Computing Pioneer Dies
dave.g4ugm at gmail.com
Fri Nov 10 11:35:32 CST 2017
> -----Original Message-----
> From: Brian L. Stuart [mailto:blstuart at bellsouth.net]
> Sent: 10 November 2017 15:45
> To: General Discussion: On-Topic and Off-Topic Posts
> <cctalk at classiccmp.org>; Dave Wade <dave.g4ugm at gmail.com>
> Subject: Re: Computing Pioneer Dies
> On Fri, 11/10/17, Dave Wade via cctalk <cctalk at classiccmp.org> wrote:
> > https://www.theguardian.com/global/2017/nov/08/geoff-tootill-obituary
I should point out there is a technical error in the Guardian. The Baby was the first Electronically Stored Program in what today we would call RAM. ENIAC had been configured in stored program mode earlier in the year and had run a program stored in the function switches, e.g. ROM a couple of months before baby. Despite the fact that when running stored programs ENIAC's parallel processing features were not available, it was exclusively in this mode from 1948 onwards. Note both machines are theoretically "Turing Complete" but having only 32 words of 32 bits the Baby was not of any practical use for a further 18 months whilst major surgery was carried out to add extra store and instructions to the machine leading the emergence of the Manchester MK1.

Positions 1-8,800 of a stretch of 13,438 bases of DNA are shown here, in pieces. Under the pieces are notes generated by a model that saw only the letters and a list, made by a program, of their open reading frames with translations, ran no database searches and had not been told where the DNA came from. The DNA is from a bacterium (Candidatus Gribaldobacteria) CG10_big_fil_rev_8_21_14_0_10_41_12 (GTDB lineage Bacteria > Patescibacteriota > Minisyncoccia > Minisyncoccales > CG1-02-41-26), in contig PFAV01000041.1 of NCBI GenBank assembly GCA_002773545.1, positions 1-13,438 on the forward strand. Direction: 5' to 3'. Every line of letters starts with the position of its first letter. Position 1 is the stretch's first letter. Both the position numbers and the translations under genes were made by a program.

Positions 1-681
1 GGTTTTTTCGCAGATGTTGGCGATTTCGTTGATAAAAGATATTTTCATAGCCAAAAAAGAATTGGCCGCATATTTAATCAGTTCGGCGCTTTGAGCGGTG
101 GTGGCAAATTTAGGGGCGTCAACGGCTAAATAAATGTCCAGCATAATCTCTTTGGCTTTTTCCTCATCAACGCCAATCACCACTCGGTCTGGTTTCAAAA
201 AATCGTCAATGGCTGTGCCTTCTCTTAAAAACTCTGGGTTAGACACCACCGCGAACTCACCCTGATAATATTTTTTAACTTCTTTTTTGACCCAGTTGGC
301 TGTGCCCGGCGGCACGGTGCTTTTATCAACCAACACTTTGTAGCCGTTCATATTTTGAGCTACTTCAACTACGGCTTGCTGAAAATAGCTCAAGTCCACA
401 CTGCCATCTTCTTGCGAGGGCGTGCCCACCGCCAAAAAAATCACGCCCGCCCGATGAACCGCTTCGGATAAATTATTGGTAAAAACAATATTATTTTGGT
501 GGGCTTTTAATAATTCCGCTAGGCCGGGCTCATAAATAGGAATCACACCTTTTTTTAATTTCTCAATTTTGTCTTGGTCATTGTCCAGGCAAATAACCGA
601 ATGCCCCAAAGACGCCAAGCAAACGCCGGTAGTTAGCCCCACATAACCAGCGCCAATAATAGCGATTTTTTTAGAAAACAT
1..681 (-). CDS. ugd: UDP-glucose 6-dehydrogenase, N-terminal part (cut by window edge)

> This raises the question, is there anyone still alive from those first-generation
> projects? I had guessed that at age 101, Harry Husky was the last one still
> alive when he passed away earlier this year. To put a finer point on the
> question, is anyone who was involved with the original designs of the ENIAC,
> the Baby, the EDSAC, the Pilot ACE, the Z1, or the Harvard Mark I still with us?
Whilst I am not sure that any of the designers are still alive, I am sure that there are perhaps one or two who physically worked on the machine still with us.
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